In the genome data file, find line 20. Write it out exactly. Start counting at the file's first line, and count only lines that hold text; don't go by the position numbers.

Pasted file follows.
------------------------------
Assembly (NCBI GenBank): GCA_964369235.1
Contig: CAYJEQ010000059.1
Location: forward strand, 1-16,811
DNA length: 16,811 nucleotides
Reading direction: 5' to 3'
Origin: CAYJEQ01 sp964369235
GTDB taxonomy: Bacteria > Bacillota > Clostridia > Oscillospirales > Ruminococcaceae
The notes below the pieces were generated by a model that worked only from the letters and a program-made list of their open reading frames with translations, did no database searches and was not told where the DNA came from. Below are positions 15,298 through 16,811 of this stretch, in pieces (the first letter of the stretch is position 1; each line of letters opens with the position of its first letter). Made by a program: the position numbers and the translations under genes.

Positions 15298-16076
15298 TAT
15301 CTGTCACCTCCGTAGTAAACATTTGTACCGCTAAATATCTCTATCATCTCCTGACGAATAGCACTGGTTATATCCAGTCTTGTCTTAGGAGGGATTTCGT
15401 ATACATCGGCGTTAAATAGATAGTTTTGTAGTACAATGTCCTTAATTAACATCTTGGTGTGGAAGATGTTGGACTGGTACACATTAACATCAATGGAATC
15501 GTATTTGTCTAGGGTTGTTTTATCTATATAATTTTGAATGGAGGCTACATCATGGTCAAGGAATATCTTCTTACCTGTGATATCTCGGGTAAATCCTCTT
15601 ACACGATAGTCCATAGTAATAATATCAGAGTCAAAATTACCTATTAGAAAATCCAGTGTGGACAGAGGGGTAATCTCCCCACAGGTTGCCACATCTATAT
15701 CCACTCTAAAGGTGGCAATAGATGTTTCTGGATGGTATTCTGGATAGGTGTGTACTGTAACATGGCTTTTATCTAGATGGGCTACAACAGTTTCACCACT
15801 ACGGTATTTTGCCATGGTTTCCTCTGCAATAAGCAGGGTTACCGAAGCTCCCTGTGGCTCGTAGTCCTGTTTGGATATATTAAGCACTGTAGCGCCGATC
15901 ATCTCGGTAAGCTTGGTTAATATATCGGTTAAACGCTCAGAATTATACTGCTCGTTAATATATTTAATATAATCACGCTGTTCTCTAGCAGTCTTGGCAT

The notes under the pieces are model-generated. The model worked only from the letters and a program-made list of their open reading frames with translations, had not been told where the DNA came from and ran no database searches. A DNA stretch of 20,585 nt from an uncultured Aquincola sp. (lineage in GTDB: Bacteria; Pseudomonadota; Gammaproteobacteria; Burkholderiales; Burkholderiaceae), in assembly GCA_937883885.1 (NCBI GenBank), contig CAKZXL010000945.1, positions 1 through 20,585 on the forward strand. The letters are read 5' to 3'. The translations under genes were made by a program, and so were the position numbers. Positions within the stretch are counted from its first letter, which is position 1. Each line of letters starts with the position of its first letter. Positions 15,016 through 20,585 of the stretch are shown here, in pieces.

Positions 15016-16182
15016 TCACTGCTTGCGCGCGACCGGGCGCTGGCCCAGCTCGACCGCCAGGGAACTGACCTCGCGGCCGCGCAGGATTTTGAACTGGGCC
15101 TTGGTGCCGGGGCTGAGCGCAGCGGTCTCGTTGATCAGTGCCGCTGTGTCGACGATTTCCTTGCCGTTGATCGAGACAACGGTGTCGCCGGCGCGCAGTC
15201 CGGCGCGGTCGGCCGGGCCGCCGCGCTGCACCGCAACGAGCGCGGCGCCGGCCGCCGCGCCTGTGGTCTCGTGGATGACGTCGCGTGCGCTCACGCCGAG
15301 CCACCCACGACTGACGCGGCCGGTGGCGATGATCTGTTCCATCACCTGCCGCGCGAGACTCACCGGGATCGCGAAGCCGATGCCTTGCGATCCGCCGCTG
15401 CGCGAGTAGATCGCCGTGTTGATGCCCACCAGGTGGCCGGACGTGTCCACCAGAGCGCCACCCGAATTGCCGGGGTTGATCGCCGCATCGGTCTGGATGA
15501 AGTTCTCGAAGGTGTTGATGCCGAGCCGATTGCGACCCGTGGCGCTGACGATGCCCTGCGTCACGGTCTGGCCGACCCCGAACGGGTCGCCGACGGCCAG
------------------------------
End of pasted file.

15016 TCACTGCTTGCGCGCGACCGGGCGCTGGCCCAGCTCGACCGCCAGGGAACTGACCTCGCGGCCGCGCAGGATTTTGAACTGGGCC